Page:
1. Last updated: 17 January 2020 Dear fellow riders, as some of you may already know, I'm the guy responsible for EUC World application and online service Whole story began at the beginning of 2019 when I forked WheelLog sources and decided to add some features I missed. One of such features was possibility to track my rides in similar way Strava, Endomondo or Wikiloc works, but with complete wheel telemetry. You know, I wanted to cross my country from northern to southern border, allow my friends to watch me live on the map and show the rest of world that EUCs are not toys Of course even vastly improved WheelLog was not enough, as I needed some online service to save and share my tours with others. I created it and named "World of electric unicycles" and in fact it soon became a real world of electric unicycles - just take a look at the main map I have chosen WheelLog sources as a foundation and initially I just wanted to add features that were useful during my riding. In particular voice announcements and alarms. Really, you should try speed alerts with Bluetooth earphones or helmet comm set! Wind noise will no longer be an issue to hear that you exceeded your preset speed, EUC is near to overheating or just overloaded and faceplant may be iminent. If you love long rides, you'll benefit from periodical speech reports about battery state, mainboard temperature, distance already travelled, time of your ride, average speed etc. I also added other languages thanks to @koto, @ArqFG, @andress, @George Iliev, @Lefteris, @fabio70mi, @travsformation, @Hansolo, @Tazarinho, @DjPanJan and other contributors. Now EUC World has been almost completely rewritten, becoming a completely independent application. Currently EUC World supports following languages: English Catalan Czech French Polish Russian Spanish Bulgarian, Brazilian Portugese, Dutch, Greek, Italian are partially supported (would you like to make updates?) Supported wheels: Gotway (all current models) Inmotion (all current models) King Song (all current models) Ninebot One E+, One S2, Z6, Z8 and Z10 Rockwheel GT16 Solowheel Glide 2 and Glide 3 Supported watches: Android Wear 1.4 and later Wear OS Pebble (using WheelLog watch app) SELECTED EUC WORLD APPLICATION FEATURES NEW IN 1.0.9 Full Gotway support, including calibration, side LED control and tiltback setting up to 75 km/h (may be limited by the wheel). NEW IN 1.0.9 Enforce regulatory compliance action, allowing for simple and quick limiting wheel speed to 20 km/h to be compliant with local regulations. This action, as with other custom actions, can be assiged to Flic button, smartwatch button/screen tap or phone screen tap (works with King Song, Gotway and Inmotion wheels). NEW IN 1.0.9 New custom actions, allowing for easy start/stop/pause/resume tour tracking, start/stop CSV logging, lock/unlock wheel, turn off wheel etc. NEW IN 1.0.9 Speed prealarm, allowing to change low priority speed alarm to prealarm. In this mode there is only repeating beep, there is no "Slow down!" voice warning and when listening to the music, volume is not lowered. NEW IN 1.0.9 Persistent headlamp mode, allowing to remember headlamp mode and restore it on subsequent application start (works with King Song and Gotway wheels). Full King Song support, including speed unlocking, calibration and firmware update. Flic 2 button support - Flic app is no longer needed. Flic 2 has better range, battery longevity and is more reliable that older Flic. CSV logs synchronization with euc.world account, allowing you to safely backup your logs on euc.world server. It also allows you to create tours offline and use data analysis tools. Heart rate monitoring, allowing you to display/hear your current heart rate and also include it during tour tracking or CSV logging. Tour tracking with complete telemetry Speech alarms and prompts - now you can pair your built-in BT speakers, earphones or helmet comm set with your phone and get instant voice alerts, prompts and reports. Wind noise will no longer be a problem and you won't any beep when going over predefined speed. Beeps and voice messages will let you know that you're approaching your wheel limits. User friendly interface - completely reworked and much more friendly user interface, giving more valuable invormations and with better contrast to improve visibility and save your phone battery. Flic button to easy activation of custom actions - now you can pair a small, wireless button with your phone and use it to activate horn, toggle lights in your EUC or get voice message with current riding parameters. You can get your Flic button here. Both Flic and Flic 2 are supported. Motherboard/MOSFET/motor load monitoring - load gauge lets you instantly check how much current is drawn from or put into the battery. If you're agressive rider this feature will let you know when you're near or over predefined load limits of your wheel. Improved overcurrent alarms - now you can have two independent alarms. One for peak value that will let you detect short, large current spikes (eg. during rapid acceleration). Another alarm is for "filtered", sustained current value. This way you can avoid situations when elevated current values may cause mainboard or wiring failure. Overvoltage/overcharge alarm - we all know that during braking or riding downhill our wheels enter regeneration mode. In some cases this may lead to battery overcharging resulting in cutout or battery failure if occurs too often and unnoticed. Now you can get alarm when your battery voltage approaches goes beyond safe limit. Extensive statistics - detailed ride statistics will let you know more about how your wheel rides, how your riding style affects energy efficiency, what power is needed etc. Wear OS (Android Wear) watch support - now you can get almost the same information just on your wrist with Wear OS watch companion app. You can also activate custom actions from your watch, just like when tapping your phone main screen or pressing Flic button. You can also start, pause, resume or finish tour tracking. Watch will also vibrate when any of the alarms is active. Custom horn sounds - you can select any sound from your phone to be used as a horn sound. More, you can have different sounds for Wear OS watch, Pebble watch (yes, they can work in paralell!), main screen tap and Flic button. Picture-in-picture and split-screen support - with Android 8 and newer you can benefit from "piecture-in-picture" and "split-screen" mode. Even if EUC World is in background and you have to switch to desktop or another application, small gauge with most important informations will still be displayed in small window. In split-screen you can display two apps simultaneously. WORLD OF ELECTRIC UNICYCLES - TRACK, ANALYZE AND SHARE YOUR RIDES EUC World allows you to record your rides including your wheel telemetry data. By default, saved routes are not visible to others. You can share them with others (friends, family etc.) by sending them a link. You can also make some routes available to everyone, so they will be visible on the main page and from your signature image. You tour can be live during your epic rides! Euc.world is a great and free alternative to Endomondo or Strava, as it allows you to document your rides along with detailed wheel telemetry (wheel speed, battery charge, voltage, current, power etc.). You don't need to be connected with your wheel to record your rides. Even if your wheel is not supported by EUC World yet, app may still act as a normal GPS tracker. In this case wheel data won't be recorded along your track - that's the only limitation. You can also add photos to your ride. Euc.world online service will be significantly extended withing next weeks. Users will be able to store their CSV logs under their account and will be able to download them or view with my http://wheellogviewer.net/ tool that will be improved and integrated with euc.world. Also some extended statistics will be available for users. HOW TO START USING EUC WORLD APPLICATION AND ONLINE SERVICE? Get your application from Google Play or visit https://euc.world/getapplication Sing up with https://euc.world to create free account. Sign up in EUC World app with credentials used to sign up in previous step. Setup your EUC World according to your preferences. Start riding and enjoy you new app! Last, but not least - don't forget to give me some feedback so I can push this project in right direction. I'd kindly ask you for one thing... If you are going on an interesting route, think about making it visible to everyone. The idea that guided me when I created euc.world online service was to show other people interesting places where you can get on an electric unicycle. So if it doesn't affect your privacy, think about recording some routes in public mode. Add interesting photos, let others see the beauty of the places where you ride on one wheel. This is one of ways we can popularize EUCs. We can show that EUC riders are everywhere! And remember - you can also change visibility. Just log to your account, enter the tour you would like to edit and from "Tour" menu select desired visibility. This way you can make the tour hidden or reverse - one of your beatutiful private tours make visible to everyone!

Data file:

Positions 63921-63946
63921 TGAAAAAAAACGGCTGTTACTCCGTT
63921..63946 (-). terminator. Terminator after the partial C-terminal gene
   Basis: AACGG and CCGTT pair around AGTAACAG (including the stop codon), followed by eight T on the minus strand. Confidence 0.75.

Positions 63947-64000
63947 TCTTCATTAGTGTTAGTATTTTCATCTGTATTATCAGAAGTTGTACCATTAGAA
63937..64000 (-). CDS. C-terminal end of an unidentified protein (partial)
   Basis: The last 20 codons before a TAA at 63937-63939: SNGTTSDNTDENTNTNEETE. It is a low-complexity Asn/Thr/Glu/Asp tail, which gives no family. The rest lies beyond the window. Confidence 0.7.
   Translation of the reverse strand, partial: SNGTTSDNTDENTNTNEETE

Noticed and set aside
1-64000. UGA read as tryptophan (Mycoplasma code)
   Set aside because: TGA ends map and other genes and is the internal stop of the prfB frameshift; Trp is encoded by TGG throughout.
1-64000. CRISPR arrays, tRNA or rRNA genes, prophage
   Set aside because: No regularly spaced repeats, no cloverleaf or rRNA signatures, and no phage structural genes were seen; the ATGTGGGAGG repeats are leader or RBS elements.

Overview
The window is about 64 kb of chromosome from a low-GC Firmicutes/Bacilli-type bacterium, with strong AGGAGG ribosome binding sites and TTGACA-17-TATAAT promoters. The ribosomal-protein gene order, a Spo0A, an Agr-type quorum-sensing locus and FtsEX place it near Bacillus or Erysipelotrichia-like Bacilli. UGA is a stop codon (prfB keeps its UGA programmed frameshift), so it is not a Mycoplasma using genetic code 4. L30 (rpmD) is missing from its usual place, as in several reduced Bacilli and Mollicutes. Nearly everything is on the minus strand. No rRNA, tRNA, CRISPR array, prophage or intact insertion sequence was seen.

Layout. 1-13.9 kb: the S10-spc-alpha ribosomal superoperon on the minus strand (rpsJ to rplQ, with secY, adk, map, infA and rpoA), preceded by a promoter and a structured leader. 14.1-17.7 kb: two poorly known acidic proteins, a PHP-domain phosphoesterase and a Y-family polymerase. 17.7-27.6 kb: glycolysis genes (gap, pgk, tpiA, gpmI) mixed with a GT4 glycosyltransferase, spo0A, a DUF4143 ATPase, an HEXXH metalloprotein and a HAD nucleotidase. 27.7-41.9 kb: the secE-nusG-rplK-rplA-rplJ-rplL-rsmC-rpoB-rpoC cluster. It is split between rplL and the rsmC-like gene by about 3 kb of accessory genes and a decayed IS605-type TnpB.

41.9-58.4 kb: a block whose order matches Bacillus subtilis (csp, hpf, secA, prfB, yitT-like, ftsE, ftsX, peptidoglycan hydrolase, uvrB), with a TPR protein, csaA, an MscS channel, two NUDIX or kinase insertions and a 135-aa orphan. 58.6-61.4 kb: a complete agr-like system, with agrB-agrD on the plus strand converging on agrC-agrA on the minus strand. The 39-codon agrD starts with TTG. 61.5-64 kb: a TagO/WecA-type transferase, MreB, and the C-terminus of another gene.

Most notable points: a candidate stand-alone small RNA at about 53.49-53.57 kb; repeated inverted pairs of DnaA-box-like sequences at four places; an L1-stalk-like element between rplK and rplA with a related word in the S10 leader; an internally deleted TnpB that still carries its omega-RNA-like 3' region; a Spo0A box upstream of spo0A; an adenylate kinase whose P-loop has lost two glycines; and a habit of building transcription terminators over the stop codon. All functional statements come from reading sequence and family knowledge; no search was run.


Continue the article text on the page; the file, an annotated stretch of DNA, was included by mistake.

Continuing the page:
2. Hello readers and riders! I apologize for my English, if it has any errors. First of all, let me introduce myself: My name is Ilya, I'm the iOS Developer since 2009. Also I have Ninebot One E since April 2015. Then I decided to combine these skills into my new app - DarknessBot. The application is available only for iOS 9.0 and higher. Ninebot haven't presented any official APIs yet, so I cooperated with the GyroMetrics developer - Paco Gorina (special thanks for helping with Ninebot BLE protocol) The application from the active EUC owners! It supports the following models: ► Ninebot One (C, C+, E, E+, P) ► Inmotion (V3, V3C, V3S, V3Pro, V5, V5+, V5F, V8, R1, R1N, R1S, R1S, R1T, R1AP, R1CF, R1EX, R2, R2N, R2S, R2EX, L6) ► Gotway (MCM2, MCM4, ACM, MSuper V1/V2/V3, Monster) ► KingSong (14, 16, 18) Features: ◉ Modify tiled interface that you can customize ◉ Displaying all available metrics through Bluetooth LE: ► Current speed ► Maximum speed ► Total mileage ► Remaining mileage (depending of rider's weight, the battery charging cycles, and weather conditions) ► Total runtime ► Battery level ► Temperature of the controller (not for all models) ► Power ► Voltage ► Longitudinal and transverse tilt (not for all models) ◉ Logging and displaying graphs of metrics (up to a month) ◉ Record video from a camera with a sensor display ◉ Changing the riding mode (not for all models) ◉ Changing maximum speed (experimental) ◉ Changing the maximum speed on limited mode (experimental) ◉ Changing lock mode (not for all models) ◉ Changing limited speed mode (not for all models) ◉ Compass and weather forecast ◉ Apple Watch support ◉ HealthKit Integration What next: ◉ One more thing Beta test 1.2 ◉ Support Ninebot One A1/S2 Application for free, but it has a few paid functions. So I provide 40 promocodes for this forum. Promocodes Download from Appstore